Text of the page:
Crossover Health expands into digital health delivery with Sherpaa acquisition

digital health
Crossover Health is looking to expand into the digital realm with an acquisition of the virtual primary care technology platform developed by Sherpaa Health. (Rostislav_Sedlacek)

Crossover Health already offers onsite health clinics for large self-funded employers including Apple, Microsoft, Facebook and LinkedIn.

Now the San Clemente, California-based company is looking to expand into the digital realm with an acquisition of the virtual primary care technology platform developed by Sherpaa Health.

With the acquisition, company officials said they plan to help employers expand digital health offerings their onsite workforces and remote workers and allow them to engage with health providers on a more regular basis.

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"This is not an add-on solution. This is creating a seamless physical and digital experience we haven't seen in the market," said Rich Patragnoni, M.D., chief medical officer of Crossover Health, told FierceHealthcare. 

Terms of the deal were not disclosed.

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Crossover was founded in 2010 as a solution for self-funded employers to help curb healthcare costs by ensuring their workforce received well-coordinated care aimed at improving outcomes and reducing costs.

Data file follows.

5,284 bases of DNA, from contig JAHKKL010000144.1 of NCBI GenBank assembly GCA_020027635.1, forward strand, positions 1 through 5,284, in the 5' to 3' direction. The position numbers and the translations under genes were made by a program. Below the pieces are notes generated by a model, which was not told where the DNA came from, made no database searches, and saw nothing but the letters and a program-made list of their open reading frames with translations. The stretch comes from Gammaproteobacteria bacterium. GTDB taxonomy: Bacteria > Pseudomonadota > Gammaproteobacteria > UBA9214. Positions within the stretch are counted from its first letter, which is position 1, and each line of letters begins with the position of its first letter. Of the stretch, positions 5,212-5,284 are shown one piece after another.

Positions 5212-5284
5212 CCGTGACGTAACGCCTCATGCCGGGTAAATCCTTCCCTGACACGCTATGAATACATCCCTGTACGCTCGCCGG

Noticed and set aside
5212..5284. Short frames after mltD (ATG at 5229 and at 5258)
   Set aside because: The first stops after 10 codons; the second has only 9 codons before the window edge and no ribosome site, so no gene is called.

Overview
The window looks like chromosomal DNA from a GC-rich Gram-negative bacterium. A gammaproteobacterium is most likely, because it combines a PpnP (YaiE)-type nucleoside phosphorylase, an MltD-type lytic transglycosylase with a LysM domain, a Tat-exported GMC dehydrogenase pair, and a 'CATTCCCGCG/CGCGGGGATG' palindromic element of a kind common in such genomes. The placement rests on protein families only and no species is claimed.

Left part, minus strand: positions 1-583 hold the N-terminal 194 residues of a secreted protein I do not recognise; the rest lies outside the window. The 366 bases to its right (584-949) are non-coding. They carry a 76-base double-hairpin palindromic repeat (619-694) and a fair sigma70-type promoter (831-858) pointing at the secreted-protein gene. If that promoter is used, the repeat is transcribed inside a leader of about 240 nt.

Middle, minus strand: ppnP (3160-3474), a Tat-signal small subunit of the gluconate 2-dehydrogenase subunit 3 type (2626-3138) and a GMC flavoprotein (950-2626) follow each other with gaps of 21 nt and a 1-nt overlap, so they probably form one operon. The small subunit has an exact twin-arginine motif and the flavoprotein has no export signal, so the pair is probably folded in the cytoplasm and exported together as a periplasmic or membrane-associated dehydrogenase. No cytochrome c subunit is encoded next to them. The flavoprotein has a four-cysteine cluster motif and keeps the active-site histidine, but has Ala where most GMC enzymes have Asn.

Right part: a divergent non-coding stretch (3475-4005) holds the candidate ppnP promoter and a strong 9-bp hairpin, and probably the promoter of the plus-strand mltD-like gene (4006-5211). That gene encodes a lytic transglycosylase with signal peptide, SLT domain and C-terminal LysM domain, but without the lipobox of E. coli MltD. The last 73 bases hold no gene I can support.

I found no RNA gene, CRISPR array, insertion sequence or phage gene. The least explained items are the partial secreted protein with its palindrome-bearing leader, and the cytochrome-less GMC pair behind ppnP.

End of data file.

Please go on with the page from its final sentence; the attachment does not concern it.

The company said they have a roster of 25 clients, including 23 Fortune 500 companies and eight of the largest companies in the world. They most recently opened an 8,000-square-foot health center in the SOMA district of San Francisco in October. Beyond primary care services, Crossover also provides physical therapy, behavioral health services, acupuncture, massage, chiropractic care, vision care and health coaching.

They serve more than 180,000 employees and expect to serve more than 200,000 by the end of the year, Patragnoni said. But with the addition of the digital platform, they could see that number multiplied by a factor of three since they'll be able to reach remote workers. 

In Crossover's published outcomes studies and found over a 24-month period, employers saw a 20% decrease in spending for employees that engaged with Crossover including a 20% improvement in their pharmaceutical spend, largely through common swaps to generic alternatives. Patragoni said they've observed decreases in imaging and surgery costs among engaged employees as well but declined to disclose those results prior to publication. 

In general, Patragoni said, employers have seen between 50% and 90% engagement of their employees with Crossover's services depending on how long they've worked with the company.

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